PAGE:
In this way, the question “Why?” is a blessing to us.  Only by looking intently at why we do the things we do are we able to offer another person the help we have received, the healing we have known, and the hope that sustains us through every trial.  These are the gifts of God to creation.  Nowhere has it been written, and no one has ever said that we would be able to do everything and know everything so as to avoid hard times in our lives.  Instead, the message is that if we will look to the creator, the redeemer, and the sustainer, we will have all we need.  Why?  Because God loves you.  And that is something I believe the world

wants to hear.  See you Sunday.

Grace and peace,

Pastor Braxton ><>

Pastor’s Corner – February

Gleanings…                                                                                                                                                     February 2020

I am not sure where this is going, but the question I have before me today is simple and complex at the same time.  I am wondering how far am I willing to go to help someone else?  Would I buy them food or cook them meals?  Would I arrange for lodging at a motel, hotel, or extended stay facility or would I welcome them into my home?  How much would I donate if they were experiencing a lack of money for any reason: sickness, loss of job, or natural disaster to name a few.  Like many I expect my answer would be that it depends on who it is whether family, friend, acquaintance, co-worker, someone who looks like they could pay me back, or other.  Maybe this question is tougher than I thought.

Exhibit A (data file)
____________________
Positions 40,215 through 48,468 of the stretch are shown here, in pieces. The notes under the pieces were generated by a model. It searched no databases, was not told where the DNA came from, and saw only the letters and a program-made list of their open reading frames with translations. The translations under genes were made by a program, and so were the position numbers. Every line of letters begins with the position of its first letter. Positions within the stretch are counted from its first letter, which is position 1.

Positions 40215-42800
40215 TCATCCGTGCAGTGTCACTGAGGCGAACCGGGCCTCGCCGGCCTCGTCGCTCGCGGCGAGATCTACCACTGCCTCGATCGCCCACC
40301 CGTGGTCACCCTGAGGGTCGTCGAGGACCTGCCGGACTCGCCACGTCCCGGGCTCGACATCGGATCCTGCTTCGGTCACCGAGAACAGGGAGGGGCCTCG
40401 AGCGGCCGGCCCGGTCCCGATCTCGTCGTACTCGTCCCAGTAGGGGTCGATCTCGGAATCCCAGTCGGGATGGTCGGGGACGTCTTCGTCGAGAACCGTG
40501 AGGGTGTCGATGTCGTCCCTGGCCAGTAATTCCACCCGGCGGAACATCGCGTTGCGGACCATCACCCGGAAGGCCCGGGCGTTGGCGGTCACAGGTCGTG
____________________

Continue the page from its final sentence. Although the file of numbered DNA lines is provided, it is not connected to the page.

We are surrounded every day by people who are experiencing a “hard stretch of road.”  Some are easy to see while others do a good job of hiding their issues, but the needs are there.  We have, as a caring society, established programs, facilities, agencies, and relief organizations to help others.  Our nation provides a minimum of security through Social Security, Medicare, Medicaid, SNAP, FEMA, and, I am sure, others.  Each of these can help because the population of citizens in this country is willing to be taxed to support them.  At the same time, religious institutions and relief agencies support relief efforts to assist when the need arises.

Added to these visible efforts are a multitude of organizations who facilitate the work of mission teams around the world.  Youth groups, family groups, mission teams, and medical teams go into the world every year to provide what care and help they can.  The number of people who participate is staggering.  The amount of money that goes to support their efforts is overwhelming.  And year after year the work goes on because the need is constantly before us.